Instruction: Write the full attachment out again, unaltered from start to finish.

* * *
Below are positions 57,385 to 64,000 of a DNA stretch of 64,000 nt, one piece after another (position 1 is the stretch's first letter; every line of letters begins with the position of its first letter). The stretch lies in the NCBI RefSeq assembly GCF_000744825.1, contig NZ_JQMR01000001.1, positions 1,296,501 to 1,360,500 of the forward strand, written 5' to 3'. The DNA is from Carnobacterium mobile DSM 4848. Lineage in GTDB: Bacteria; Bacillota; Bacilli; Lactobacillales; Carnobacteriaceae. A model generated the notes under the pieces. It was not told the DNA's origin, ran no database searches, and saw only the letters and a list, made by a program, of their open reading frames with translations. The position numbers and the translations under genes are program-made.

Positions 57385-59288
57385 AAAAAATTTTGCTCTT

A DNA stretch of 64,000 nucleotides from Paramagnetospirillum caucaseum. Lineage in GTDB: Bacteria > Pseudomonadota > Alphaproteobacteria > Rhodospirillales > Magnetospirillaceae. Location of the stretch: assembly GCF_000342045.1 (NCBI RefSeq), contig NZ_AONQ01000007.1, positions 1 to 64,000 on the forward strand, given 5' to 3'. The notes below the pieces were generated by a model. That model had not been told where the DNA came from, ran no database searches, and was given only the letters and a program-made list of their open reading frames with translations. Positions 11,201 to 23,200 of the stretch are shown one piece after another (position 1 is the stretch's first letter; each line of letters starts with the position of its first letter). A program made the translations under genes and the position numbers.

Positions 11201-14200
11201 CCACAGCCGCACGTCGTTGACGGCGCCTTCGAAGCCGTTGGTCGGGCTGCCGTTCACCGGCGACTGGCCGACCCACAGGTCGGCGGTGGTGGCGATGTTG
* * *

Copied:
Below are positions 57,385 to 64,000 of a DNA stretch of 64,000 nt, one piece after another (position 1 is the stretch's first letter; every line of letters begins with the position of its first letter). The stretch lies in the NCBI RefSeq assembly GCF_000744825.1, contig NZ_JQMR01000001.1, positions 1,296,501 to 1,360,500 of the forward strand, written 5' to 3'. The DNA is from Carnobacterium mobile DSM 4848. Lineage in GTDB: Bacteria; Bacillota; Bacilli; Lactobacillales; Carnobacteriaceae. A model generated the notes under the pieces. It was not told the DNA's origin, ran no database searches, and saw only the letters and a list, made by a program, of their open reading frames with translations. The position numbers and the translations under genes are program-made.

Positions 57385-59288
57385 AAAAAATTTTGCTCTT

A DNA stretch of 64,000 nucleotides from Paramagnetospirillum caucaseum. Lineage in GTDB: Bacteria > Pseudomonadota > Alphaproteobacteria > Rhodospirillales > Magnetospirillaceae. Location of the stretch: assembly GCF_000342045.1 (NCBI RefSeq), contig NZ_AONQ01000007.1, positions 1 to 64,000 on the forward strand, given 5' to 3'. The notes below the pieces were generated by a model. That model had not been told where the DNA came from, ran no database searches, and was given only the letters and a program-made list of their open reading frames with translations. Positions 11,201 to 23,200 of the stretch are shown one piece after another (position 1 is the stretch's first letter; each line of letters starts with the position of its first letter). A program made the translations under genes and the position numbers.

Positions 11201-14200
11201 CCACAGCCGCACGTCGTTGACGGCGCCTTCGAAGCCGTTGGTCGGGCTGCCGTTCACCGGCGACTGGCCGACCCACAGGTCGGCGGTGGTGGCGATGTTG